“The power of the web is in its universality. Access by everyone regardless of disability is an essential aspect.”Tim Berners-Lee
Website Accessibility means people can access content on the internet regardless of their disability. Website Accessibility encompasses all disabilities that affect access to the web, including visual, auditory, cognitive, neurological, physical, and speech. It is important to recognize that websites are specifically designed and programmed so that people with disabilities can use them.
If you are creating a website for your students, becoming aware of best practices and techniques related to website accessibility will help you create an accessible website! Follow along with this learning module to help you learn core components that will help you produce an accessible website for your students.
When images are included on a website, the images, by default, are inaccessible to students with visual disabilities. Therefore, providing alternative text for images is essential to ensuring students with visual disabilities can perceive and access all the content on your website.
When alternative text is not included on all images on your website, the lack of alternative text will result in a negative user experience for students with visual disabilities. This is because screen reader software will read off the image file name which often contains no description of what the image means.
If your website includes any PDF documents, you will want to verify that all the images included on the PDF document provide alternative text. PDFs are often loaded to websites without alternative text included for their images, which is a big accessibility issue for students accessing the content on PDFs.
How to Write Alternative Text for Images
Writing alternative text can be challenging for some, so it is important to utilize resources available to help you write good alternative text. In the list below are resources to help you write descriptive and meaningful alternative text. Use these resources when writing alternative text and you will improve the accessibility of your website.
- Alt text decision tree (W3)
- Write Good Alt text to describe images (Havard)
- Alt Text Explained (WebAim)
Color & Contrast
Good color contrast is very important to ensuring your website is accessible and usable for your students. The use of distinctive color contrast between elements, text, and backgrounds will ensure your students will be able to read the content displayed without difficulty perceiving the text.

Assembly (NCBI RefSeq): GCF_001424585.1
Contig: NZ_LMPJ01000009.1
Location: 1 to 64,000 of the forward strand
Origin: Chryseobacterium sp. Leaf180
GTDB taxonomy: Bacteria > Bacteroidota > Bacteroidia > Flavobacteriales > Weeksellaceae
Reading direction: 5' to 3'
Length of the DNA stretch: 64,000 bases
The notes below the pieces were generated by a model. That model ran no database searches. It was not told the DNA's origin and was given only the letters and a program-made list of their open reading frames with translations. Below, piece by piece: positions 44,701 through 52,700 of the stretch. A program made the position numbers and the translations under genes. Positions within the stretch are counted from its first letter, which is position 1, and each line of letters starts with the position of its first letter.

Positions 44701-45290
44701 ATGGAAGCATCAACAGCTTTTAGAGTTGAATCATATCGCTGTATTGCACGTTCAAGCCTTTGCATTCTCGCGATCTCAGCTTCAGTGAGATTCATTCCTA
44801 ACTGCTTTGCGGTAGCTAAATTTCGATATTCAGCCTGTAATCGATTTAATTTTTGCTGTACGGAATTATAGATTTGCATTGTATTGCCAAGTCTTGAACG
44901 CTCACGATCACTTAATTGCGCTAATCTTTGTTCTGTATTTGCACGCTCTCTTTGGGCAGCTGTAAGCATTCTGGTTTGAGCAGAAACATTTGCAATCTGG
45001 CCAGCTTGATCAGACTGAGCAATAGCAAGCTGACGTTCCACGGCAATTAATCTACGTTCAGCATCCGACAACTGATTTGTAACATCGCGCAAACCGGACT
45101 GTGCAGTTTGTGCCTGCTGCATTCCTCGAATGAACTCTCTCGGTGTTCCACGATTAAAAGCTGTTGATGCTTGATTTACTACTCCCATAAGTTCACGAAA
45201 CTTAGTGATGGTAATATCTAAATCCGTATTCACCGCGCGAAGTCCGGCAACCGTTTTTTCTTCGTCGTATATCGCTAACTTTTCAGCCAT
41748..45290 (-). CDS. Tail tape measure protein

When the color contrast is too low between the text and background on a webpage, students may find reading the content unintelligible.
Students with visual disabilities or color vision deficiencies must be able to perceive content on a page, therefore the use of a distinctive color contrast ratio is essential to ensuring a positive user experience. Check if the colors you use on your website are accessible with the Web Aim Contrast Checker.
Below are two examples of good and bad color contrast between the text and background. Notice how the green text is much easier to read than the yellow text.Good Contrast
Bottle Green (#006644) has a ratio of 7.03:1. I am green text.
Bad Color Contrast
Lemon Yellow (#F5F100) has a ratio of 1.15:1. I am yellow text.
Use of color
Do not primarily use color to convey information, errors, or navigation on your website. Some students who have visual disabilities and color deficiencies may not be able to point out the difference between the colored elements from the rest of the non-colored elements.
The use of color to display text links is an issue often encountered on websites. To some users, they will not be able to distinguish the colored link text from the rest of the non-colored text, therefore it is a good idea to use primarily use underline for linking text.
When headings are used correctly the content on the website will be organized and can be easily interpreted by students who use screen readers. Use headings in the correct order and strategically use the heading order to help convey the content on the website. Screen reader users generally prefer to use headings to navigate a webpage, therefore there is a great need to use headings in the correct hierarchy as well as use descriptive headers to explain the sections of your webpage. The correct use of headers is essential to providing all students with a positive user experience while they access your website.